Many people seem to think that only natural baits (like worms) can catch bluegill. Nothing could be further from the truth! There are many lures that can catch bluegill all day long.
But because people don’t know these lures well, they often don’t know the colors to choose. And bluegill eat lots of different things, so how could you know what colors to mimic?
Because bluegill focus less on eating specific things, you should instead experiment with colors that are easy to see in the water. In fact, finding the most visible color in the water is often the best choice. This includes chartreuse and other bright colors, white, and natural minnow colors (like silver and black).
Below I’ll go into each color in depth, what types of lures they work best with, and when I would throw them.
Chartreuse & Bright Colors
I am almost always going to tie on a chartreuse or bright pink or green lure when fishing for bluegills. It’s my first recommendation to start out with if you’re new to lure fishing.
When bluegills congregate in schools, they can have a very aggressive mentality. When competing with hundreds of fish for food – you eat the thing that you see first. Bright colors like chartreuse work really well because of that reason. They are easily identifiable in almost any water color – but if you have dirty water at all they are even better.
I’ll throw a bright color on about any panfish lure – but my favorites to throw are pink and green rooster tails, also called inline spinners. The spinner can be colored or metallic, but you want the tail itself to be a nice bright color that is easy to see. I have pulled in many bluegill on a hot pink rooster tail.
If you want to go with a grub, try a smaller grub in chartreuse. It won’t look like any natural bait you’ve ever seen, but it can get bite after bite from hungry bluegill.
If you see bluegill feeding on bugs on the top of the water, a bright green and yellow topwater grasshopper is a great choice and maybe the most fun you can have fishing. Just reel it slowly below the water’s surface and let it float periodically. They’ll come up and hammer it.
But if the bluegill in your area are tight lipped and not going for bright colors, try going with something more natural like a white.
For some reason, white is one of those colors that just flat out catches every fish. Crappie, bass, trout, you name it. They’ll all bite white.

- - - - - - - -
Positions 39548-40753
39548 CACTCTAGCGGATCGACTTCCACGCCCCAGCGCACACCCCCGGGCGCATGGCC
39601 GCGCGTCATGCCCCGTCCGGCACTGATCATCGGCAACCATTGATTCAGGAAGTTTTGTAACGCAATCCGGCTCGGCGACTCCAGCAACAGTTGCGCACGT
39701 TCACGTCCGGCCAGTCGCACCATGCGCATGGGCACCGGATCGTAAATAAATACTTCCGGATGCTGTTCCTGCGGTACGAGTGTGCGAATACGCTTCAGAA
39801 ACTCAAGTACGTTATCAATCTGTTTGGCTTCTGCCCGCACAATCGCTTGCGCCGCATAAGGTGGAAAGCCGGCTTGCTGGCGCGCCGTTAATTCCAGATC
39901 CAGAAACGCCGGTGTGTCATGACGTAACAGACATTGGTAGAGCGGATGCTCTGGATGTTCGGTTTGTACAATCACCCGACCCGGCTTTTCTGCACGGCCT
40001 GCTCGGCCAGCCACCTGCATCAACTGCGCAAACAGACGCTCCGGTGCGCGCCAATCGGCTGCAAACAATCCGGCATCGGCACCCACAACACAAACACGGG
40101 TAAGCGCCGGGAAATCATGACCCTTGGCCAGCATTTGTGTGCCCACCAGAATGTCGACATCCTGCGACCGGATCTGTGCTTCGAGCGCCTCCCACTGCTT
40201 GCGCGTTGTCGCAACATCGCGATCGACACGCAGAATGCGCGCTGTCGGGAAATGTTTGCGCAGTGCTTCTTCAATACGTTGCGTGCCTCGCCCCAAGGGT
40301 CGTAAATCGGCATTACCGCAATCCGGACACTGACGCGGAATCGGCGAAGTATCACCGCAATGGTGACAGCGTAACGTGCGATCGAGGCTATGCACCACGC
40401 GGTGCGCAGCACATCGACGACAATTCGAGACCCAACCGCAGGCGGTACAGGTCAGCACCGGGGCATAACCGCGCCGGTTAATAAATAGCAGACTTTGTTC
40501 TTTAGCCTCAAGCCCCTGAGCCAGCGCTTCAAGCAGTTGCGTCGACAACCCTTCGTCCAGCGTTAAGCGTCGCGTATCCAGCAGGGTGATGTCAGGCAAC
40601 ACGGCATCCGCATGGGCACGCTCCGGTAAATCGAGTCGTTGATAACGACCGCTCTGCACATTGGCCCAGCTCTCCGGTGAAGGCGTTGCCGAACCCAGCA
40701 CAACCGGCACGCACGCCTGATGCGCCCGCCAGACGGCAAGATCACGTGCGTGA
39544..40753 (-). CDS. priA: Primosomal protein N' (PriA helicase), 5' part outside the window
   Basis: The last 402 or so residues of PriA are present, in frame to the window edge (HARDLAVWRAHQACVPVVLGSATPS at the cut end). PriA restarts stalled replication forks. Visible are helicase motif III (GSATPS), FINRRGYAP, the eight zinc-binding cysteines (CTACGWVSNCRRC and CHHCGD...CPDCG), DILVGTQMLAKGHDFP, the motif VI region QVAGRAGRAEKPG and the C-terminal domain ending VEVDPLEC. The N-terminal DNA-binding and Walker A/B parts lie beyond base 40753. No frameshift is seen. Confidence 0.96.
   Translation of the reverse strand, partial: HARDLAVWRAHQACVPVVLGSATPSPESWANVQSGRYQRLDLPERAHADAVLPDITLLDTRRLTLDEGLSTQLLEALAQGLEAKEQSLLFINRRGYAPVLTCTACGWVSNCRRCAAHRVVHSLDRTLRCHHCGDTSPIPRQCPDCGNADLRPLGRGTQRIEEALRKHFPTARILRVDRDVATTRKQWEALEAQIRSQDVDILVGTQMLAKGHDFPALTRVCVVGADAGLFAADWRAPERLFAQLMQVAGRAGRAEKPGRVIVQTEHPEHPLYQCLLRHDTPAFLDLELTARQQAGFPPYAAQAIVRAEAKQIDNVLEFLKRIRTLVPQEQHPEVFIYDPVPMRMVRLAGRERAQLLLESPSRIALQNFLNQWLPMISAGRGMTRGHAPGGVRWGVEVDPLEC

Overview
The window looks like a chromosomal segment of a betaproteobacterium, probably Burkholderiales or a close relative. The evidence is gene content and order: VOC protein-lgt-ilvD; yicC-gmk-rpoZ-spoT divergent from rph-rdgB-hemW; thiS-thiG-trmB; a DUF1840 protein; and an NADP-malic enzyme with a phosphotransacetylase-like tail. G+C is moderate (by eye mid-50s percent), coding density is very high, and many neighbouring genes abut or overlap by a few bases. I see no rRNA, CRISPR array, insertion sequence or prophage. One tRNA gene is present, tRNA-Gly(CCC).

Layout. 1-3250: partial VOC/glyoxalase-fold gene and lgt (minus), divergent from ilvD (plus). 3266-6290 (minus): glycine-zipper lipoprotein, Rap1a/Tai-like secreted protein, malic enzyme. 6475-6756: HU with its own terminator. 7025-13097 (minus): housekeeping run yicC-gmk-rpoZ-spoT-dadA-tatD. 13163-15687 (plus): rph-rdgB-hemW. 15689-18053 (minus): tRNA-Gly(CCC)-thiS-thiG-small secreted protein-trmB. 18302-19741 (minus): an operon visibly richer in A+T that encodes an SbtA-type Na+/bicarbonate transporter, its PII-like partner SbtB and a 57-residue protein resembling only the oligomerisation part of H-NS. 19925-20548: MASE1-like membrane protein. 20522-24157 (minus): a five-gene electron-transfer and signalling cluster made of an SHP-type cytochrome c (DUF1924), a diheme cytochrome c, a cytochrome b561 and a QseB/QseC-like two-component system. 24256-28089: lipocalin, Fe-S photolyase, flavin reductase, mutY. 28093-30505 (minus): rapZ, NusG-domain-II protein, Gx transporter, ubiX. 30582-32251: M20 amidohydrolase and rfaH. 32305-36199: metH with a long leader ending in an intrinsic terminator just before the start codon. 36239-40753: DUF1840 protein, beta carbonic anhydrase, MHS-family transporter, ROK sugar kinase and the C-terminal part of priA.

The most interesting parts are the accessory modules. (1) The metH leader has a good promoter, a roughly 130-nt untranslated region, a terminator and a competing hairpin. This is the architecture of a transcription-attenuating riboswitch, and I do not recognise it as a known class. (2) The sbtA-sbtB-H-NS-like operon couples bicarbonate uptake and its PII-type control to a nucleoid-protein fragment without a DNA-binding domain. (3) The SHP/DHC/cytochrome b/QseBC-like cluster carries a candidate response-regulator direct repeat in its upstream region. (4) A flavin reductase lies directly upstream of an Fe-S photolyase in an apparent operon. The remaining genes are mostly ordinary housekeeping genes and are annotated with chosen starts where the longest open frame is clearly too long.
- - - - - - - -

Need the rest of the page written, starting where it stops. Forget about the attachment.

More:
Bluegill are not any different. If I can’t get a bite on one of the brighter colors I will often switch to white. Or if the water is extremely clear, white is usually my go to.
The reason white works well is that it is more natural for a variety of species bluegill eat. Grubs and other insects can look white in the water. Smaller fish that bluegill feed on often have white bellies. It’s a very natural color bluegill are used to feeding on. But still easily noticeable in clear water as well.
The number one white lure that will catch bluegill for me is a simple white grub. I often put it on a small spinning jighead (like a roadrunner) when I want to target large bluegill or even catch a few crappie in the mix.
But a lot of minnow imitation lures will work in white two. Find small swimbaits or fluke style baits like these and you can also catch great bluegill.
If those don’t work, you a Betts popper in white is also a great bait in clear waters when bluegill are near the surface.
The last color I’ll go to when nothing else works are “natural” colors.
By natural – I mean lures that have colors exactly like what they are imitating. So an example would be a minnow type lure that is painted to look like a fish. Or a crawdad representation made to look exactly like a crawdad.
These aren’t great for catching a lot of fish because they often don’t stand out enough. But when bluegill won’t eat anything that looks unnatural – sometimes they are all that will get a bite. So if you are in a clear fishery with bluegill that are heavily pressured, these are as good of lures as you can use next to actual live bait.
My favorite option here is a small rapala minnow like this one in any silver type of color. These really look like small minnows that bluegill will feed on and get bites when nothing else does.
But if you want to change it up you can also try mustard yellow grasshopper type lures like the Rebel grasshopper, which are great to mimic grasshoppers that bluegill absolutely kill for.
My personal best bluegill has come off a Rebel Crawfish imitation in orange and brown. Little crayfish are a delicacy for bluegill and they’ll love these in certain conditions.
Most importantly – go out and fish with these lures. I recommend buying a couple types of lures in each. One bright color, one white, and one more natural. They often comes in packs or sets for a pretty good price which makes it simple. Start with your bright colors to see if you can find an active school that will eat. Then work down to your natural colors if needed just to get a bite.
Leave a comment if I missed your favorite color for bluegill!